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First Gallium-Based FinFETs

Purdue researchers take compound semiconductors into the third dimension

4 min read
First Gallium-Based FinFETs

23 November 2009—Silicon researchers envision that future generations of transistors will evolve from the flat structures they are now to three-dimensional devices called FinFETs, where two or more narrow fins are the critical features. Now research into better-performing—but more-expensive—compound semiconductors has caught up. Engineers at Purdue University’s Birck Nanotechnology Center have created the first FinFETs, or fin-shaped field-effect transistors, made of a compound semiconductor called indium gallium arsenide (InGaAs). If such devices can be integrated into complex circuits, they could improve cellphone communication and make for chips that compute faster.

Compound semiconductors, the stuff of high-frequency circuits and optoelectronics, are among the leading contenders to replace silicon in electronic circuits when Moore’s Law runs out of steam. They make transistors that switch faster and more efficiently, which could solve some of the big problems facing future generations of silicon integrated circuits. But they have even more trouble than silicon when shrunk to the tiny sizes of today’s transistors: Mainly, they leak.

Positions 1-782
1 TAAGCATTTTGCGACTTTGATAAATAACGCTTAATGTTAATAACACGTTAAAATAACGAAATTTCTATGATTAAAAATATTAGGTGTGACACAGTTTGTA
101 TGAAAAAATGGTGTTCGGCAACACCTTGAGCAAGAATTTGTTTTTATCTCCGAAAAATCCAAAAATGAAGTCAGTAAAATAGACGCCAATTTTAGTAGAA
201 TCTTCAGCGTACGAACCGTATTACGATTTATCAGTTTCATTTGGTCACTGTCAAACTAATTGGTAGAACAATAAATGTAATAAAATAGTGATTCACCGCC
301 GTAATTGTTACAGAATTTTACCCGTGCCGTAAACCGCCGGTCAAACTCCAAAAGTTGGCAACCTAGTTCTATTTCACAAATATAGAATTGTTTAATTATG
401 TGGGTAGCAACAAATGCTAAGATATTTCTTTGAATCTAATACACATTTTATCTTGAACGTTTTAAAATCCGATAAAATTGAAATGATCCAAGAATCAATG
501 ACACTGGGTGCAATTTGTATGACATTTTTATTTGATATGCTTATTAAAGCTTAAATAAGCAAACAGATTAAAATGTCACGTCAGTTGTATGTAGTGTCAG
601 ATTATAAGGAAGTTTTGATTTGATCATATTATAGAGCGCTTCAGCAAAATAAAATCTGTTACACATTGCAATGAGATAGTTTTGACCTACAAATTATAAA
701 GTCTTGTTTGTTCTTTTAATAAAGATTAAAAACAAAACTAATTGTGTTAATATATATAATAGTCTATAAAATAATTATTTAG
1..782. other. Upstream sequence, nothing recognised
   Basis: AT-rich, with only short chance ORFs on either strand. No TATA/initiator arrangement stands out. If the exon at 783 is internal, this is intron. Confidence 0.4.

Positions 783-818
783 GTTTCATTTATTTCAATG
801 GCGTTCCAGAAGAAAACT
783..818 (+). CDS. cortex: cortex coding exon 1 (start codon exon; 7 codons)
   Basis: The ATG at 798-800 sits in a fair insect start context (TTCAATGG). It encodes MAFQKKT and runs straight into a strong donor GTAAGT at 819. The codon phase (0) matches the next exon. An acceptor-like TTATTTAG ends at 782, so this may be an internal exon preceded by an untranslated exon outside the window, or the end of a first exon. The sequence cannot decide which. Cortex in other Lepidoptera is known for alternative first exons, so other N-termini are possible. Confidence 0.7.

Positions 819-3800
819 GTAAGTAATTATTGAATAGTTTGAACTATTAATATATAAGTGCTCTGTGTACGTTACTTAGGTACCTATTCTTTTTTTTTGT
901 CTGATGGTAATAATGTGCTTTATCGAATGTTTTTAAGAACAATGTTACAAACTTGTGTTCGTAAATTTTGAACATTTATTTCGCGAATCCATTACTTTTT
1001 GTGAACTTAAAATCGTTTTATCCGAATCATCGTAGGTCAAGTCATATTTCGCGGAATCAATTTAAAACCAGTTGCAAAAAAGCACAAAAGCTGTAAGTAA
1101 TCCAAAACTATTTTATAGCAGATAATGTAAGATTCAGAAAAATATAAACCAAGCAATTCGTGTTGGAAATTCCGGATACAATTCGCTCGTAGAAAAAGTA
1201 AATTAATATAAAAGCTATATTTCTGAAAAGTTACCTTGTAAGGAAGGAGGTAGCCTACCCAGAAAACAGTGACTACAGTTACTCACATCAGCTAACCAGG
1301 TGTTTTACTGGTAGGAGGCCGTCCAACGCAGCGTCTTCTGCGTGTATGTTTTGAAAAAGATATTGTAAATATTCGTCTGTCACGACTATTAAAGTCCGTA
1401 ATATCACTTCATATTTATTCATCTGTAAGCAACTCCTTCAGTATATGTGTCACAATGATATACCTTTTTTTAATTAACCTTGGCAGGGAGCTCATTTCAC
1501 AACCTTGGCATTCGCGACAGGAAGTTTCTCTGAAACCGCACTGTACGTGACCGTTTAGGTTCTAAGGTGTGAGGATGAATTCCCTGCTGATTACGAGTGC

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The Transistor at 75

The past, present, and future of the modern world’s most important invention

2 min read
A photo of a birthday cake with 75 written on it.
Lisa Sheehan
LightGreen

Seventy-five years is a long time. It’s so long that most of us don’t remember a time before the transistor, and long enough for many engineers to have devoted entire careers to its use and development. In honor of this most important of technological achievements, this issue’s package of articles explores the transistor’s historical journey and potential future.

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